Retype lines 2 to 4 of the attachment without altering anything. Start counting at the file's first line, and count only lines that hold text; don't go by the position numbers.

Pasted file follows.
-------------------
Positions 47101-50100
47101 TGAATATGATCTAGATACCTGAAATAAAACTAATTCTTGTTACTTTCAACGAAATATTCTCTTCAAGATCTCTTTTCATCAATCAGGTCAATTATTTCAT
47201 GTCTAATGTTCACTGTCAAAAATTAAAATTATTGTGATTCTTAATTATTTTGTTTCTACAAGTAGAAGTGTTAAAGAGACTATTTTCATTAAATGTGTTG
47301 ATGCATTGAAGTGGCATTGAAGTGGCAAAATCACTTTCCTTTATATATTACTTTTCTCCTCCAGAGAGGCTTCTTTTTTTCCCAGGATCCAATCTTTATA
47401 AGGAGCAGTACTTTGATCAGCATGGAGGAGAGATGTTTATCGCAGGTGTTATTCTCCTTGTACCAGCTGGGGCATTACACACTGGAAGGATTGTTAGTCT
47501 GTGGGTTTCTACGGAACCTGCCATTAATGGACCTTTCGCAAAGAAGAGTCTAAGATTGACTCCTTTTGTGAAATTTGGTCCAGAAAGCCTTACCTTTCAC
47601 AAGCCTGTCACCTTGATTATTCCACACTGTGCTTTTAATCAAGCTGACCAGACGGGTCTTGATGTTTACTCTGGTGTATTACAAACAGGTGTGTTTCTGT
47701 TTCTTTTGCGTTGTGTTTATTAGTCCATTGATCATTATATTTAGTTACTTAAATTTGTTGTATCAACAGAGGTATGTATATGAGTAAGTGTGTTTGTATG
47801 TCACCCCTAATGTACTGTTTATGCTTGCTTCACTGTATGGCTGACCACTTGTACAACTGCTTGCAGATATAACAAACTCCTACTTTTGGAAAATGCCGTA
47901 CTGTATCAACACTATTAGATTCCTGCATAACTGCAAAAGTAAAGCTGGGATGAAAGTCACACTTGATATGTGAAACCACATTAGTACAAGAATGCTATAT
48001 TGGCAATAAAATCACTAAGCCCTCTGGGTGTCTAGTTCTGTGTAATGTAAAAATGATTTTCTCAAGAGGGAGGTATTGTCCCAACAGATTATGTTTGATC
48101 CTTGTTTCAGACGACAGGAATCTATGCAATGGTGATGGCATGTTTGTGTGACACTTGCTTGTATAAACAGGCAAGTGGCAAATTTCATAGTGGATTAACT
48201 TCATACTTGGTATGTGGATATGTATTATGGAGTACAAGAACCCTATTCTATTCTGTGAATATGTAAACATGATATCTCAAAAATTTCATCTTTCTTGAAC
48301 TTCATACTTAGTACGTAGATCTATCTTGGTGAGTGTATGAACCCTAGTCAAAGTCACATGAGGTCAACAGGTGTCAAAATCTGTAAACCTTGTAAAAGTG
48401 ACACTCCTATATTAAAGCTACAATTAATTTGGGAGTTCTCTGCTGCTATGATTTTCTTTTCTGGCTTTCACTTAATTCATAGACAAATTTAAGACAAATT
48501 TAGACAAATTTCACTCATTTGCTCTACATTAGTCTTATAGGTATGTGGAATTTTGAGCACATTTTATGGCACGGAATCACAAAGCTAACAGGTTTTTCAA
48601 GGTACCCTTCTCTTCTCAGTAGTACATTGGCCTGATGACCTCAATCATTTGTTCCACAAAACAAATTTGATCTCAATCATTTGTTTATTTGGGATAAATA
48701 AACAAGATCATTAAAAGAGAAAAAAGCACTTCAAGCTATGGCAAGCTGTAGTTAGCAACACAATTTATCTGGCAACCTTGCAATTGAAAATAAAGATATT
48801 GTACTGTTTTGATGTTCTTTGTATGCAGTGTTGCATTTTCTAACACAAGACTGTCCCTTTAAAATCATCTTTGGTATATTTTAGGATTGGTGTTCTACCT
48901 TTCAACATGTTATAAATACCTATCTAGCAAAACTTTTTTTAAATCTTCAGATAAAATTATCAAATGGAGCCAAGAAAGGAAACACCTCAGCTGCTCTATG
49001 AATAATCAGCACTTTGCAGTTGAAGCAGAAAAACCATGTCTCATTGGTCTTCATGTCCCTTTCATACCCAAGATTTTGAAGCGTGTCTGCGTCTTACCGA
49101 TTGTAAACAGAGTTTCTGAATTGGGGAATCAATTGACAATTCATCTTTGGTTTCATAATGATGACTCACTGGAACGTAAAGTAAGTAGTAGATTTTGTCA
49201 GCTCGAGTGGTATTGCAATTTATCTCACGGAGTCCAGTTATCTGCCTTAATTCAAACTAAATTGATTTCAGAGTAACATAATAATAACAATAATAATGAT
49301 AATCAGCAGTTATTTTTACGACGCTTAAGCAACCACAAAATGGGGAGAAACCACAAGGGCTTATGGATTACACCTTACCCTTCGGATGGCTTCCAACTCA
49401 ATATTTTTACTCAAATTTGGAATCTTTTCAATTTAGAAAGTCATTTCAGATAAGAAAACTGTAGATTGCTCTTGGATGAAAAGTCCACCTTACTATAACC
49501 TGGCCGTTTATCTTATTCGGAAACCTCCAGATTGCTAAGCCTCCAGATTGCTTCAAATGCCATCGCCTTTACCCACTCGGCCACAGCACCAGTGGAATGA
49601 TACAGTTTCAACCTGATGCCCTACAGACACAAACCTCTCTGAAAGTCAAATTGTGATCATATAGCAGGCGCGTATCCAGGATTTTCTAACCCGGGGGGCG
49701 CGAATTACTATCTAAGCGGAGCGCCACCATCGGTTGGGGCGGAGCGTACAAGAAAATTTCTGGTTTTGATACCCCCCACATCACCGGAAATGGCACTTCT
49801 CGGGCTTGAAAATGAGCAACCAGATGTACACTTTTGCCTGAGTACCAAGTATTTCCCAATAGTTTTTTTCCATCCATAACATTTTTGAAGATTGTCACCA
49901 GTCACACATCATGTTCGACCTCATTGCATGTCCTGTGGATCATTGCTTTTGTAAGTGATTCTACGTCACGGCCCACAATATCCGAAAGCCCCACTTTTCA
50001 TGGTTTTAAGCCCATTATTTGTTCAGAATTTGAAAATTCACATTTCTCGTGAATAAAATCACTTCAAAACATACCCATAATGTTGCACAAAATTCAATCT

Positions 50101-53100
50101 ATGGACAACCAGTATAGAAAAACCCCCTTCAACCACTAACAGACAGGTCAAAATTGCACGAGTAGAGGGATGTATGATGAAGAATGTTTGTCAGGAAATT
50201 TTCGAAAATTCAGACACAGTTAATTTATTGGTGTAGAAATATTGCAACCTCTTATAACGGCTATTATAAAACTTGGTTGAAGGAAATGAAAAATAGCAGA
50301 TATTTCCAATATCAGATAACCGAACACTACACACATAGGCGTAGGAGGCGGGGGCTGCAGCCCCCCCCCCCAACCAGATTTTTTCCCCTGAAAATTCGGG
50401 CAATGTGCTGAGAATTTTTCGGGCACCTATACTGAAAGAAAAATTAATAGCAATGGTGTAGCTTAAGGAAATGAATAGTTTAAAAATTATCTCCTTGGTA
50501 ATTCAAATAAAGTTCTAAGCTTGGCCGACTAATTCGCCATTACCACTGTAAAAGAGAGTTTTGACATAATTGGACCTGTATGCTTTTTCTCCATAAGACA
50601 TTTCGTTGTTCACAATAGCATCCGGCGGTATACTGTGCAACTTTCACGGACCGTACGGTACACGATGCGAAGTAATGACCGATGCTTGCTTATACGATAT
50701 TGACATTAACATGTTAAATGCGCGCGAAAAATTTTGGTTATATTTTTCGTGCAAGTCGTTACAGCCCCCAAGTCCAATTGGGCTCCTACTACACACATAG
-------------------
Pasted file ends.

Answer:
47101 TGAATATGATCTAGATACCTGAAATAAAACTAATTCTTGTTACTTTCAACGAAATATTCTCTTCAAGATCTCTTTTCATCAATCAGGTCAATTATTTCAT
47201 GTCTAATGTTCACTGTCAAAAATTAAAATTATTGTGATTCTTAATTATTTTGTTTCTACAAGTAGAAGTGTTAAAGAGACTATTTTCATTAAATGTGTTG
47301 ATGCATTGAAGTGGCATTGAAGTGGCAAAATCACTTTCCTTTATATATTACTTTTCTCCTCCAGAGAGGCTTCTTTTTTTCCCAGGATCCAATCTTTATA